The human body experiences a variety of sprains and strains, and the shoulders are no exception. The shoulder is a ball-and-joint socket and is interconnected with other different bones and tissues. Given their flexibility, the shoulders are commonly susceptible to injury. Injuries occur when the muscles, tendons, and ligaments are put under stress resulting in sprains and strains.
Shoulder sprains, also called an acromioclavicular (AC) joint injury, occur at the joint area where the acromion (the bone at the top of the shoulder blade) and the clavicle or collarbone meet. When the ligaments or the bone connections are torn or stretched, the injury causes the bones of the joint to get detached or dislocated. Sprains are usually caused by direct trauma to the shoulder, such as in a car crash or during a fall.
Shoulder sprains are categorized into grades to describe the ligament damage and the level of separation between the acromion and the clavicle. In a Grade 1 sprain, the AC joint ligaments get stretched or partially torn, but the bones remain connected. There can be mild swelling and pain. In a Grade 2 sprain, the ligaments get completely torn, which can cause pain and swelling.
In a Grade 3 sprain, the joints become totally separated, resulting in dislocation. This can cause pain, bruising, and swelling, affecting the shoulder’s ability to move properly. A grade 4 - 6 sprain involves significant tearing between the connective tissues, shoulder blade, and collar bone, often resulting in permanently visible damage such as swelling or bumps over the shoulder.
Shoulder strains, on the other hand, occur when the shoulder’s muscles or tendons get torn. This usually happens when the shoulder is being used in an awkward position such as when lifting an item above your head. This can apply significant amounts of force to your shoulders when they are most vulnerable resulting in a strain. Strains can also occur from repeated movements, for example, while swimming or playing tennis.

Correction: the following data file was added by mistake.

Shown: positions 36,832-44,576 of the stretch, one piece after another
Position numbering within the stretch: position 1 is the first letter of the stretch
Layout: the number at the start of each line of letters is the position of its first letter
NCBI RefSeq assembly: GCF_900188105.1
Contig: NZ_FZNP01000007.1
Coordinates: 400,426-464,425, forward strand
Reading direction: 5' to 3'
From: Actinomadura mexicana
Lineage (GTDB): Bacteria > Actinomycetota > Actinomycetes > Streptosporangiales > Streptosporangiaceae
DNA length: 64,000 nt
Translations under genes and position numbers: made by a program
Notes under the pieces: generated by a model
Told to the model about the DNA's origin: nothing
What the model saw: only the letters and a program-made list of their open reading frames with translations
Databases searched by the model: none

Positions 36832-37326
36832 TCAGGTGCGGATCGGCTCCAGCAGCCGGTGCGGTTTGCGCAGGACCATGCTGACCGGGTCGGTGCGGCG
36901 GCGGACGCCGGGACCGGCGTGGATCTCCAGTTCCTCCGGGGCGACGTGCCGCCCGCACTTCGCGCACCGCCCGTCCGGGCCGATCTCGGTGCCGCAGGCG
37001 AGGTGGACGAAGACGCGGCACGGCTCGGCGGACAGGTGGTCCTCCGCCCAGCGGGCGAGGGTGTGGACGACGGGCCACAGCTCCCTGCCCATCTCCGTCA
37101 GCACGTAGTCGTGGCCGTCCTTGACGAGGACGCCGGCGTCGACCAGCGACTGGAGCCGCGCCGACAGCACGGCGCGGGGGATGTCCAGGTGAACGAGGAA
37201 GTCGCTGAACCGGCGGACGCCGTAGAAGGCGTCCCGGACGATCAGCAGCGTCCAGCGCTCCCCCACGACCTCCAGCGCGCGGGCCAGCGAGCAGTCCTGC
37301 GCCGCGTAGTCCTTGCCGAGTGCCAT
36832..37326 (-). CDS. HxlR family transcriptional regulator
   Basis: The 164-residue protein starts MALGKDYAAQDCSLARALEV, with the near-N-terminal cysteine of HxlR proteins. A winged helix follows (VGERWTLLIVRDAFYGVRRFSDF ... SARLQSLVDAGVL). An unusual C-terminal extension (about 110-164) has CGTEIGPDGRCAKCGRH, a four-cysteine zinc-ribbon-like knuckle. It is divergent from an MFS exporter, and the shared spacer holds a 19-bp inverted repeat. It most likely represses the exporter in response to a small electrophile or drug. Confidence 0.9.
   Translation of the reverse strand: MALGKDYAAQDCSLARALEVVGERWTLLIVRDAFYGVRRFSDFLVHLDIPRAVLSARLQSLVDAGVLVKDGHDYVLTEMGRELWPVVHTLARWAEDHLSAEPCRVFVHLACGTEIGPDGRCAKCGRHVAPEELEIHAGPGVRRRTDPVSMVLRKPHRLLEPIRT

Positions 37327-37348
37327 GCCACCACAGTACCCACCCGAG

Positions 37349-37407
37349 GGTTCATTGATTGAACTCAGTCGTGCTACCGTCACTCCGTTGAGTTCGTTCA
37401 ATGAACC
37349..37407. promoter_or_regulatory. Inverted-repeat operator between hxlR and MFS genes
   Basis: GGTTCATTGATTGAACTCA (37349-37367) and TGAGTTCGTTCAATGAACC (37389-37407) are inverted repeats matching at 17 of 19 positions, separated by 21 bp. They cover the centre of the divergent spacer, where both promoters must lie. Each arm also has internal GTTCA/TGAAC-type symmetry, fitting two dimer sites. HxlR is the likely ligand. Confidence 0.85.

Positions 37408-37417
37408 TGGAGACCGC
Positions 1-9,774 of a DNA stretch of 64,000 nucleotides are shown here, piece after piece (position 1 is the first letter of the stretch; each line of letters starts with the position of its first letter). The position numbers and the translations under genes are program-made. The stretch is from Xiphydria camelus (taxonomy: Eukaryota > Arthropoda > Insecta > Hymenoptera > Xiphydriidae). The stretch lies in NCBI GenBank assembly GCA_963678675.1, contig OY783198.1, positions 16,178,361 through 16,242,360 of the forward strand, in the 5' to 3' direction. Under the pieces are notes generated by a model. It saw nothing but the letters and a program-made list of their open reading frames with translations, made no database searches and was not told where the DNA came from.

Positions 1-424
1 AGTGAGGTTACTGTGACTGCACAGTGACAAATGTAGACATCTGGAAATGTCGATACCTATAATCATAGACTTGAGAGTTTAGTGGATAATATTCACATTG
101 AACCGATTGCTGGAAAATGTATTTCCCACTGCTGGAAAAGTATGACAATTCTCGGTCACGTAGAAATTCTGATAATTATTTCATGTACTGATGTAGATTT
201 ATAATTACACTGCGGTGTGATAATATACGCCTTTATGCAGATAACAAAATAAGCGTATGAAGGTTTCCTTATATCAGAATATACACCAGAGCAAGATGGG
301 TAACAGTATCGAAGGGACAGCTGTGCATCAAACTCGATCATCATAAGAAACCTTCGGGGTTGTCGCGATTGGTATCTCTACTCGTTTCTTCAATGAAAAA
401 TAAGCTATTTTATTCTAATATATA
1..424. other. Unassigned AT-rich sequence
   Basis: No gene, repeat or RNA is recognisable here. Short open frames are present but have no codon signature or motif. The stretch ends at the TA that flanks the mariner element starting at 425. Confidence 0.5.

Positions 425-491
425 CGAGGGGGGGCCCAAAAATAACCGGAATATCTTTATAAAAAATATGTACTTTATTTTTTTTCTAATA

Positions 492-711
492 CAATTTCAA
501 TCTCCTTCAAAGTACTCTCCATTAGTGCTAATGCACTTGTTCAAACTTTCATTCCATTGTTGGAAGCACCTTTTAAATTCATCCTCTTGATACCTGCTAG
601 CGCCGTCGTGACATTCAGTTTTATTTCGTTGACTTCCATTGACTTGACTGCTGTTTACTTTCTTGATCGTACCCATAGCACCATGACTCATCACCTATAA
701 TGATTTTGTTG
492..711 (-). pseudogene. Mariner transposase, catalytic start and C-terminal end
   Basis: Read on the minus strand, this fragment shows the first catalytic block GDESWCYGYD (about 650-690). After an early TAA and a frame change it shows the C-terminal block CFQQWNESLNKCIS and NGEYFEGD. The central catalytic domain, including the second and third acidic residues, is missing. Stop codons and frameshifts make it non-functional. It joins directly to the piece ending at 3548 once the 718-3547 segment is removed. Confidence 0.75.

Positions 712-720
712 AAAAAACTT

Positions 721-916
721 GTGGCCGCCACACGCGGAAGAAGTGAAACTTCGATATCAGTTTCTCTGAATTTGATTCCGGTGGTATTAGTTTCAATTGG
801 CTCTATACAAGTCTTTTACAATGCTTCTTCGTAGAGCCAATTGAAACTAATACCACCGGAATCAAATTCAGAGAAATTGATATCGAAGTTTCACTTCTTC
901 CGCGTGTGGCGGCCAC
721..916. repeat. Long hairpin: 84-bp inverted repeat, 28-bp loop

There are physical therapy exercises that can be applied to help resolve shoulder sprain or strain as part of the post-injury treatment and recovery process.
Pressing Exercises: Also referred to as vertical pressing, this exercise helps to develop the muscles and improve shoulder health. It can bring back the stability and activation of the various muscles needed for the lift.
Lacrosse Ball Exercises: or massages make use of the hard and dense lacrosse balls. The ball targets the fascia or the thin sheath of tissues that cover the muscles of the body. By massaging the fascia or applying myofascial therapy, the lacrosse ball helps in loosening and freeing the tightened fascia or the underlying tissues. It also helps increase the motion of the joint and improve muscle performance in the shoulders.
Band And Raise Exercises: This exercise makes use of resistance bands that target the shoulder’s muscles. The exercise strengthens the shoulder muscles and improves their posture. There are various positions that band and raise exercises can be done in to target different shoulder muscles, for example, reverse fly, front raise, lateral raise, and standing row.
At Arise Physical Therapy, we offer a comprehensive range of treatment options that are designed to help speed up the recovery process for any injuries and/or pain you may be experiencing. If you have experienced an injury or if you are feeling muscle or joint pain, we would like to encourage you to get in touch with us today and we will see if we can find a suitable time to assess you.